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Gluten-Free Goddess Irish Soda Bread- Updated

Gluten free Irish soda bread with raisins also known as Spotted Dog bread

Irish Soda Bread Love

For bakers using standard wheat flour, Irish soda bread is one of the easiest no-fuss breads to throw together. The gluten in the wheat works its magic to bind the quick-rising dough without yeast. But if gluten is no longer in the equation, creating a tender loaf of Irish soda bread is a tad more complicated. Gluten-free quick breads can be crumbly and dry. Especially if you use the 90's white rice flour and starch combo. Lucky for us, we now have lots of newer, more nutritious, alternative flours to choose from. Millet, sorghum, buckwheat, coconut, brown rice, GF oat flour, almond and cassava flours have superior texture than gritty rice flour. 

What do I have against white rice flour? It might simply boil down to personal taste. After baking gluten-free for awhile, one develops personal preferences. I don't like the 'cooked rice' taste, or the sandy texture, of rice flour. Ditto for bean flour which tastes vaguely metallic to me (and no, I just don't care how much protein and how few carbs a raw bean has, okay?). 

So I experiment and tweak my recipes. I try a new flour combination and entertain intuition. I start thinking about how a recipe crumbles a bit, so I add some honey because honey is a humectant (attracts moisture). And Hello! The bread bakes up tender and moist (agave does the same thing, by the way).

This whole process of gluten-free baking is a process.

And as an artist, I cultivate a deep affection for process. So even though I have a perfectly acceptable gluten-free Irish Soda Bread recipe on the blog, I felt the need to try again this week and experiment with a new formula. And I came up with a slightly sweet and tender loaf that is rice-free. (And works really well with no eggs, and no milk if you bake vegan- see recipe for subs we tried.) 

And guess what? 

It's better than better. It's scrumptious.

My husband declared it his favorite gluten-free bread to date (as he chowed down on a wedge of this soda bread grilled in a dab of olive oil). So why do I tweak recipes? Why do I make it complicated? Why add a touch of honey when I already use sugar? Why do I add millet flour when I have sorghum?

This is why.

Because there's always room for improvement in gluten-free baking. Recipes aren't precious. They're not written in stone like a commandment. 

 A recipe is more like a poem. Set to music. And the music?

Jazz, baby.

Happy Spring Baking-

Karina
xox




Gluten-Free Irish Soda Bread

Gluten-Free Goddess Irish Soda Bread Recipe

By Karina Allrich March 2009.

This soda bread sports a mildly sweet and complex flavor. The potato starch gives it tenderness, moisture and lift. If you don't like the taste of caraway, try a touch of finely grated orange peel. Make sure your source of millet flour is truly gluten-free. See here.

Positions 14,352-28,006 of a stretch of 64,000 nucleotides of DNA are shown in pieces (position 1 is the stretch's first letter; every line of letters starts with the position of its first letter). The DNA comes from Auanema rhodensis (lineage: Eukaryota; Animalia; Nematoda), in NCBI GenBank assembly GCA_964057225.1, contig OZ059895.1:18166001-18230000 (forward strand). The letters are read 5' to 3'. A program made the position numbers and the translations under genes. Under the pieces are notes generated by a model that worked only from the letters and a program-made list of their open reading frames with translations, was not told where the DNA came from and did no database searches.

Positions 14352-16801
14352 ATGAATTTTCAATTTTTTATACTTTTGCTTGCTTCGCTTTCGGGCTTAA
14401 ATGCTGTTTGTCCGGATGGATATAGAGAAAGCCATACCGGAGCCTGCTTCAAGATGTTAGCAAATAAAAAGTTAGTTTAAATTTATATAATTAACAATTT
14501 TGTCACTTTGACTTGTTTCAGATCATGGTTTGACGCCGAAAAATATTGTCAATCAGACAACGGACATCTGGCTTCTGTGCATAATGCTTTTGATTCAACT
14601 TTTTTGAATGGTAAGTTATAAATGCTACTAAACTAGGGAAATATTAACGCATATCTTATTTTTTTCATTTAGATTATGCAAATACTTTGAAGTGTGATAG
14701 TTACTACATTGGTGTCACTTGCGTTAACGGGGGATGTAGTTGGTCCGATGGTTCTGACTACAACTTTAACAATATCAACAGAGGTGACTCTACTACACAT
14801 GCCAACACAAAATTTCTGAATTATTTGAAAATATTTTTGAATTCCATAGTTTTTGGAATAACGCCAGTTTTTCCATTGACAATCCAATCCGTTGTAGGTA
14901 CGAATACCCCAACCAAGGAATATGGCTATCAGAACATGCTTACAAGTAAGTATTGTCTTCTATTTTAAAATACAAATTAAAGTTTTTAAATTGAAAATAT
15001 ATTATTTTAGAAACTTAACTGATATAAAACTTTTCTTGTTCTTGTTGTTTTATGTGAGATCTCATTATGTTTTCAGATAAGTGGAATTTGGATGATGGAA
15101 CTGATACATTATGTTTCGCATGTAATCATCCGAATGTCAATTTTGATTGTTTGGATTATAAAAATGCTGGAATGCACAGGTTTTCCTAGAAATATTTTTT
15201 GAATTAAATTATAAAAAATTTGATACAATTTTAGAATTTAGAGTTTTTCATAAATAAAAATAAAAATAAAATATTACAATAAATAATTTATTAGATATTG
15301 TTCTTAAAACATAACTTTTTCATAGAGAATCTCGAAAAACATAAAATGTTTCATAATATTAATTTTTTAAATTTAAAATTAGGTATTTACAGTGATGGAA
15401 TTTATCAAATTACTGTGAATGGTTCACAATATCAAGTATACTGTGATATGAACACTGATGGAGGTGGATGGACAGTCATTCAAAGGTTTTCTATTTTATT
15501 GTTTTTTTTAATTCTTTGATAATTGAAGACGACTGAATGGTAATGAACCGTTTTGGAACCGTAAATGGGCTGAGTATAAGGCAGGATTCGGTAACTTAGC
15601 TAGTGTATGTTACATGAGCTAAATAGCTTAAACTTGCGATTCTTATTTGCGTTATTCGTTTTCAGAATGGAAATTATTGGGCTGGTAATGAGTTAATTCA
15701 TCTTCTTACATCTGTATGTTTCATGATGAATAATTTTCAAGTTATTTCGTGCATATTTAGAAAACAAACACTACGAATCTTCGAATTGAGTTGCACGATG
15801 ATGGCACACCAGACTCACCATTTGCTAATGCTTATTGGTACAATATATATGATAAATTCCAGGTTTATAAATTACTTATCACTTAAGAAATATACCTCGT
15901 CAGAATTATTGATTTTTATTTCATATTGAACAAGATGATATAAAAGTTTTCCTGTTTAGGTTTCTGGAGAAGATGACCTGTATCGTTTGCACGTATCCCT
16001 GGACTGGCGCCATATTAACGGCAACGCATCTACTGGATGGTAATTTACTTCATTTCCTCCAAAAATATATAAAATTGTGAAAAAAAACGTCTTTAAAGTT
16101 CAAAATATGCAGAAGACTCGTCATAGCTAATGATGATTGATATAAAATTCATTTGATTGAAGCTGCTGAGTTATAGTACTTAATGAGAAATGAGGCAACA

Ingredients:

1 cup gluten-free millet flour (or try certified GF oat flour if you avoid millet)
1/2 cup sorghum flour
1/2 cup potato starch (not potato flour) or cassava starch
2 tablespoons raw sugar
1 teaspoon baking soda
1 1/2 teaspoons baking powder
1 teaspoon sea salt
2 teaspoons xanthan gum or gelatin
5 tablespoons Earth Balance Stick, butter, or Spectrum Naturals Organic Shortening
3/4 cup plain milk or non-dairy milk with 1/2 teaspoon lemon juice
2 free range organic eggs or Ener-G Foods Egg Replacer
1 tablespoon honey or raw agave nectar
1 to 3 teaspoons caraway seeds, to taste (or use grated orange peel zest)
1 cup currants or raisins

Instructions:

Preheat oven to 375ºF. Lightly grease an 8-9 inch round cake pan and dust it with gluten-free flour.

Whisk the dry ingredients together in a large mixing bowl. Cut in the shortening with a whisk, fork or pastry cutter.

Whisk the wet ingredients together in a separate bowl.

Make a well in the center of the dry ingredients and add the non-dairy milk, beaten eggs and honey, gently mixing as you go. I use a soft silicone or rubber spatula to do this. If you need a little more non-dairy milk to moisten the dough, add a tablespoon at a time and stir in.

When the dough is evenly moist- like sticky biscuit batter, add the caraway and raisins. Stir only briefly to mix them in.

Scrape and spoon out the dough into the prepared cake pan; and use wet hands to flatten and smooth the dough into a round loaf.

Using a sharp knife, slice a criss-cross into the dough and wiggle it a bit from side to side to make a wider dent. [According to Irish folklore, the criss-cross discourages the mischievous fairies from messing with your humble loaf of bread. In case you were wondering.]

Place the pan into the center of a preheated oven. Bake for about 30 minutes, until the loaf is golden and crusty and sounds hollow when thumped. Insert a wooden toothpick into the center to test for doneness.

Cool on a wire rack for five minutes; and turn the loaf out of the pan to cool to room temperature on the rack.

This sweet and tender bread is fabulous warm from the oven, even if it tends to crumble a bit. It gets a bit sturdier as it cools.

Cook time: 30 min

Yield: 8 servings


Recipe Source: glutenfreegoddess.blogspot.com

All images & content are copyright protected, all rights reserved. Please do not use our images or content without prior permission. Thank you. 



GFG Notes:

We freeze our leftover slices (wrapped in foil and bagged), then reheat the thawed pieces in a warm iron skillet with a drizzle of light olive oil. Heaven.



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